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Metal Detecting

Rocky Neck Beach Fun Hunt

By Metal DetectingNo Comments

A fair turnout for the Rocky Neck Beach Fun Hunt on Sunday. We had 13 members with a few late comers.

The temperature was around 80 degrees when the hunt began at 6pm.

As in the past, the beach was still crowded, but soon started to thin out. Unfortunately, as with our Hammo Hunt, the finds were far and few. Ken G. struck a hot spot when he dug the High coin count with 53, yes 53 coins, a coin spill of 35 coins helped with the total. 2 silver rings were found. We had two scratch winners of $4 each.

A couple members mentioned that if the black flies were quarters we would be rich, they were horrible. For next years hunt at Rocky Neck strong bug spray is advised. Still, everyone said they had a great time and a few members went to Flanders Fish Market after the hunt.

A special thanks to Steve G. for the great tasting cold watermelon again, Thanks Steve!!

Lance Kozikowski Rivets YTC Members

By Metal DetectingNo Comments

Lance Kozikowski a civil war re-enactment soldier and speaker riveted the YTC crowd at their August meeting.

I was lucky enough to be present for the meeting and the man was exceptional. He stayed in character of a civil war soldier and explained the average day/week/month of a soldier in those times. From the clothing and it’s meaning to the day to day and what war was like during those times.

Below are some pictures (slideshow) I took from the event. Click the article title to see the slide show in greater detail or click the image itself to enlarge.

It’s Lyme Time!

By Metal DetectingNo Comments

Facts

  • Lyme disease is transmitted by the bite of a deer tick (pinhead-sized and smaller).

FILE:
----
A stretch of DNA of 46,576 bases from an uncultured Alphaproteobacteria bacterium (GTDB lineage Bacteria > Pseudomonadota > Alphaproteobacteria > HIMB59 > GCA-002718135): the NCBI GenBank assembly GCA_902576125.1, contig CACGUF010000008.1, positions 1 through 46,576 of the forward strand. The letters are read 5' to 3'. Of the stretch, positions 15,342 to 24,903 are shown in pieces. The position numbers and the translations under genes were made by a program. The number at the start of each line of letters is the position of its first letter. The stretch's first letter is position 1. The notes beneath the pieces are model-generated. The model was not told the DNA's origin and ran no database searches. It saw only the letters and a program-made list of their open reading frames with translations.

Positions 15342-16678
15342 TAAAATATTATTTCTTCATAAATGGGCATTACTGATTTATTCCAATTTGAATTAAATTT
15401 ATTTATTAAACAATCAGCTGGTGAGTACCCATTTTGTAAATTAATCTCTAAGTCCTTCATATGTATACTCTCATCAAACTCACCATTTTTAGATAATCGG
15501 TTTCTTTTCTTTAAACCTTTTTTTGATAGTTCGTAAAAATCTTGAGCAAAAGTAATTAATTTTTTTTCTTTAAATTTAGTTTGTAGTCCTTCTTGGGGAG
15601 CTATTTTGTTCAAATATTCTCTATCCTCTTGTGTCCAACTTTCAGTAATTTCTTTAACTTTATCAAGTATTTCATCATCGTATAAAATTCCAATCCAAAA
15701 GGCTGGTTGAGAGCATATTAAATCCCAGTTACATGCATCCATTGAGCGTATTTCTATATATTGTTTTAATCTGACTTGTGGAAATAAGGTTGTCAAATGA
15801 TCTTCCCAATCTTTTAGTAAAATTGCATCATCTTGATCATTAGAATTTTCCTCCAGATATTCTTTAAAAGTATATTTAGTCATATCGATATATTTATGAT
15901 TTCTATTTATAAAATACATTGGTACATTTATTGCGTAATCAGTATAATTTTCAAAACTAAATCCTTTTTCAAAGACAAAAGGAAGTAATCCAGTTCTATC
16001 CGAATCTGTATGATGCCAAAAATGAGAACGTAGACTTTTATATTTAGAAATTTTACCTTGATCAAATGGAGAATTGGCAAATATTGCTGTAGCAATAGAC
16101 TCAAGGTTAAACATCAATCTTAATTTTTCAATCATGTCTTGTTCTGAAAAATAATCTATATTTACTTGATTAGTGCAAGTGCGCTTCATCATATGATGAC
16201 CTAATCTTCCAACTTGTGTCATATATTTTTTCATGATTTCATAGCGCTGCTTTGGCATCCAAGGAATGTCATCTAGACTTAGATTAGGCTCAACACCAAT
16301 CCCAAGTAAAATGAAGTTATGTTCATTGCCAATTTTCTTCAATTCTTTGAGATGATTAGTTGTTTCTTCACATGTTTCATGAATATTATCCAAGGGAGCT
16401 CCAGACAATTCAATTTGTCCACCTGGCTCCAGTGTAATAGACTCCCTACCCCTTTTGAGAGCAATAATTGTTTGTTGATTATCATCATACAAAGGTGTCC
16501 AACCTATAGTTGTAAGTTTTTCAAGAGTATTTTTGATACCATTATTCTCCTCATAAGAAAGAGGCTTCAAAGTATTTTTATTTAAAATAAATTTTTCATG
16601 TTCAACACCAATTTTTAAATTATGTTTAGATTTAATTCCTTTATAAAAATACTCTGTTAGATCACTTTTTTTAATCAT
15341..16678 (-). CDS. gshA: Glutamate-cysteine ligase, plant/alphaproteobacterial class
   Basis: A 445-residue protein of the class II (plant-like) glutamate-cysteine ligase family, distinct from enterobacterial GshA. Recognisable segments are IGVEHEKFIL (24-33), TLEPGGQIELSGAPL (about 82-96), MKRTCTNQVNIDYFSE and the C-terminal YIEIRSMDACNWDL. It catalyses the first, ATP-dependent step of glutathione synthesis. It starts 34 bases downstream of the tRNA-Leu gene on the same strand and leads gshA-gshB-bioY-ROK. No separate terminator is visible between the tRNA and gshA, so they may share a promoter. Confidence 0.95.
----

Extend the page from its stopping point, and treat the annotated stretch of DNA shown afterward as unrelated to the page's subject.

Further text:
• An embedded (infected) tick will transmit the bacteria within 24-48 hours.
  • Crawling ticks will not transmit the disease.
  • Lyme disease is treatable…the earlier the better.
  • Symptoms (may occur from 3-32 days after bite).
  • Fatigue – Muscle/joint pain.
  • Headache -“Bull’s – eye” or atypical rash.
  • Chills/fever – Swollen lymph nodes.

Prevention

  • Tick habitat – Grass, bushes, woods
  • Clothing – Hat, long-sleeved shirt, long pants tucked into socks, light-colored, so a tick can more easily be spotted. Inspect before going inside.
  • Repellant – Spray only on clothing.
  • Removal – Use clean, fine-pointed tweezers – grasp tick as close to skin as possible, and tug gently; wash site with soap and water, and apply antiseptic.
  • If bitten-note date on calendar, consult physician if symptoms occur.

Lyme Disease Information Hotline: 1-800-876-LYME

Information from Chester Cty. (N.J.) Health Dept. as published in The Eastern Seven News (July, ’99), newsletter of the Mid-Atlantic East Coast Chapter of FMDAC
[Please note: there are now additional diseases that ticks can transmit, none pleasant. Save the tick, which can be analyzed for these diseases.]

Submitted by: Dave G.

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